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Dulcolax (Bisacodyl)

Wiping Out World Hunger
Scientists also see the possibility of changing the genetic endowment of animals and plants alike, making them more efficient and disease-resistant producers of meat, milk, and grains by transplanting in them the genetic properties of hardier life forms. Only recently has it become possible for genetic engineers to put foreign genes into living animals. For example, researchers at the University Of Pennsylvania School Of Veterinary Medicine successfully transferred a human growth hormone gene into a fertilized mouse egg. After the mouse was born, the human hormone helped it grow to twice the size of a normal mouse!
Agricultural scientists, meanwhile, are hoping to transfer the disease-resistant properties of one plant to another. At the University of California, Irvine, scientists already have developed bacteria that aid plants in resisting frost. Now they are introducing genes into other bacteria that will enable plants to take nitrogen out of the air and fix it in the soil, so that plants can grow without expensive fertilizers.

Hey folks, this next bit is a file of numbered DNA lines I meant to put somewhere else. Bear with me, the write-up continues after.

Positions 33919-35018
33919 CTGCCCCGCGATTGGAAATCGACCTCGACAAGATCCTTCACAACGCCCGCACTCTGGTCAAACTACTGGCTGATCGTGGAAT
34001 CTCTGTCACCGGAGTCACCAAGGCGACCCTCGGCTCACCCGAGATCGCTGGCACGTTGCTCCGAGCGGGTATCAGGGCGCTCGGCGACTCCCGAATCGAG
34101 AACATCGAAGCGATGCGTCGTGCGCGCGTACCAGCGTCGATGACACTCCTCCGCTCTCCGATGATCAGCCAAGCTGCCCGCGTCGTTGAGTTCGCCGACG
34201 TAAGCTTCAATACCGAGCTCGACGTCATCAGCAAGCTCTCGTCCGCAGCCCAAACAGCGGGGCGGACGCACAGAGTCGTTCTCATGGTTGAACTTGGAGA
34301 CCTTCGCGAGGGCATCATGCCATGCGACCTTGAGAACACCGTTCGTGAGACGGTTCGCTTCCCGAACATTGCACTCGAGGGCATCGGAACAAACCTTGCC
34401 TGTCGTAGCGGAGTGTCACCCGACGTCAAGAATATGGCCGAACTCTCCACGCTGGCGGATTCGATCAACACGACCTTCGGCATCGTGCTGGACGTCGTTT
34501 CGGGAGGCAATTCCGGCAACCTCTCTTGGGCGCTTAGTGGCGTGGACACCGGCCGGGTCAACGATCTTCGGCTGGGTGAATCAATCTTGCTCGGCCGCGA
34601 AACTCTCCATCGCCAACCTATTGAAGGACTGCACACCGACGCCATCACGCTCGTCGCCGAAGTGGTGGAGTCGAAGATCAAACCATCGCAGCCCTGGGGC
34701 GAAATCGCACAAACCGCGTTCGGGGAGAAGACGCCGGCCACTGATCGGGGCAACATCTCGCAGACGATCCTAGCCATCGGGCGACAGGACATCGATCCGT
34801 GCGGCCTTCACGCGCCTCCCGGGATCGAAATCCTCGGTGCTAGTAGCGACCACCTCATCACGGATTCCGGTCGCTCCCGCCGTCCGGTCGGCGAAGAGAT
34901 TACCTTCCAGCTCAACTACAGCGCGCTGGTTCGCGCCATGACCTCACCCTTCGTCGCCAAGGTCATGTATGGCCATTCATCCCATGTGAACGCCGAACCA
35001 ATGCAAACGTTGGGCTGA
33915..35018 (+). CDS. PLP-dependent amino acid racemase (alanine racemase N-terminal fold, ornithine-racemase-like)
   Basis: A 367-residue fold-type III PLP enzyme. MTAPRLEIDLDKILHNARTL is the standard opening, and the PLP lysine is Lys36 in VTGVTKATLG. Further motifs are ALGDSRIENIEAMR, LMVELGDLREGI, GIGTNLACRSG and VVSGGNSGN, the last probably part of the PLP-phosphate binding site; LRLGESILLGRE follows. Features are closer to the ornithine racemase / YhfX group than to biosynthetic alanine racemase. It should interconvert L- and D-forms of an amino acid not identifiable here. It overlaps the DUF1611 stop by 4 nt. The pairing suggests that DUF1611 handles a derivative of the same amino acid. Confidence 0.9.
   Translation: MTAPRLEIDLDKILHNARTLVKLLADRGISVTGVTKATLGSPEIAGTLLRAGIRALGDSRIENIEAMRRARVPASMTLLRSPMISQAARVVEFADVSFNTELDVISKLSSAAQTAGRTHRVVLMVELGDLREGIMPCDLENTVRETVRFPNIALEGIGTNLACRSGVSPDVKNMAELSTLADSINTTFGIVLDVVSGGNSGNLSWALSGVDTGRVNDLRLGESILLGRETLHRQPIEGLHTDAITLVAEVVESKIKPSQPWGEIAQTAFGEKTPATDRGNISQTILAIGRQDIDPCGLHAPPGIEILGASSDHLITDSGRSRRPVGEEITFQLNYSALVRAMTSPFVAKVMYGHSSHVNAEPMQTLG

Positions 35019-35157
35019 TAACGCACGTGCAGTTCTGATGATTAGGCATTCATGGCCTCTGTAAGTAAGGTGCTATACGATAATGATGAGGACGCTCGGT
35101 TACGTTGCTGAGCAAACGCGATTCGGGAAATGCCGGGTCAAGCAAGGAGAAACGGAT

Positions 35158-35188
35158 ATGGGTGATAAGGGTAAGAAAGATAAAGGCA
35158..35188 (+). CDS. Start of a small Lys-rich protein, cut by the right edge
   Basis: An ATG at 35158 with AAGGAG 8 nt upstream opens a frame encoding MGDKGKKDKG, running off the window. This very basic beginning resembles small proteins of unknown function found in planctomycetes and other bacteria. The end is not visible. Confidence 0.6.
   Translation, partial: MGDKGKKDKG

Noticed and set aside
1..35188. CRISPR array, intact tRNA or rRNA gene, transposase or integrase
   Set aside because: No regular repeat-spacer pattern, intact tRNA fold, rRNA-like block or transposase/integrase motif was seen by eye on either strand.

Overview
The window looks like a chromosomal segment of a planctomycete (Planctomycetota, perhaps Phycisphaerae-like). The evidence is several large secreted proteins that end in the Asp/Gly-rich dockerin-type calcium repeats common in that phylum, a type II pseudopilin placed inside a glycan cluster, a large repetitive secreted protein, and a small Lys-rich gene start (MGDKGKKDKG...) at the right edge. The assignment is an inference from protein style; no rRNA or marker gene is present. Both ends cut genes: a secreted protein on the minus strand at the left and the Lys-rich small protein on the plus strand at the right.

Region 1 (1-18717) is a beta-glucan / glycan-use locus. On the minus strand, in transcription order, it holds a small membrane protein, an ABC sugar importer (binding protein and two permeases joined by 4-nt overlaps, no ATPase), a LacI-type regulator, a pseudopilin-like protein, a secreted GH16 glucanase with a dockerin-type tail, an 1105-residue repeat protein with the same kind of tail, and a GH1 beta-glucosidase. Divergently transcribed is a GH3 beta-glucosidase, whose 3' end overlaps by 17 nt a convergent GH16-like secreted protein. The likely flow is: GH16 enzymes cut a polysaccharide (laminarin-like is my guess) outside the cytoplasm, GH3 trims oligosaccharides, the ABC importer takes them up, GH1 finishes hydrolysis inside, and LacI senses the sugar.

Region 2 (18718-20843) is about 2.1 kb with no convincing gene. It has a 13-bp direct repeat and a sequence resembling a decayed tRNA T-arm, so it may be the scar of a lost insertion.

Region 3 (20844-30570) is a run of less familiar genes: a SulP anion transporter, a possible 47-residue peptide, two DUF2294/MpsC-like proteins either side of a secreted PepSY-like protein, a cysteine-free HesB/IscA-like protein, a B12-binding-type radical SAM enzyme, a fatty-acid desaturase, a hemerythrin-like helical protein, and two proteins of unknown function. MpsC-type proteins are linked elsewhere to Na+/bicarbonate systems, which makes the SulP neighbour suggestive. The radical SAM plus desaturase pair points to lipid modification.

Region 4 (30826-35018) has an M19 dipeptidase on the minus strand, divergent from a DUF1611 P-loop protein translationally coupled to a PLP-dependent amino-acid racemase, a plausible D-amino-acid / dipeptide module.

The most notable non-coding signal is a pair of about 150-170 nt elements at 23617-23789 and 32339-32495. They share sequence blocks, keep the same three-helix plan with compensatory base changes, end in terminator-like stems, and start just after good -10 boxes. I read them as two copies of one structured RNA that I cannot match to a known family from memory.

The Watchdogs
If scientists find the power to change the genetic makeup of plants and animals, the possibility exists of changing the heredity of human beings, of removing or putting genes into fertilized human eggs, and then allowing those eggs to mature into adults with new traits. Ideally, one could imagine changing humans so that they would be less susceptible to disease, more intelligent, stronger, and faster. We would have “humans by design.”
In any case, the brave new world of genetic engineering has arrived. The first products are helping diabetics, slow growers, and cancer patients. The scientists are convinced that much more is to come. The genes are doing good deeds.

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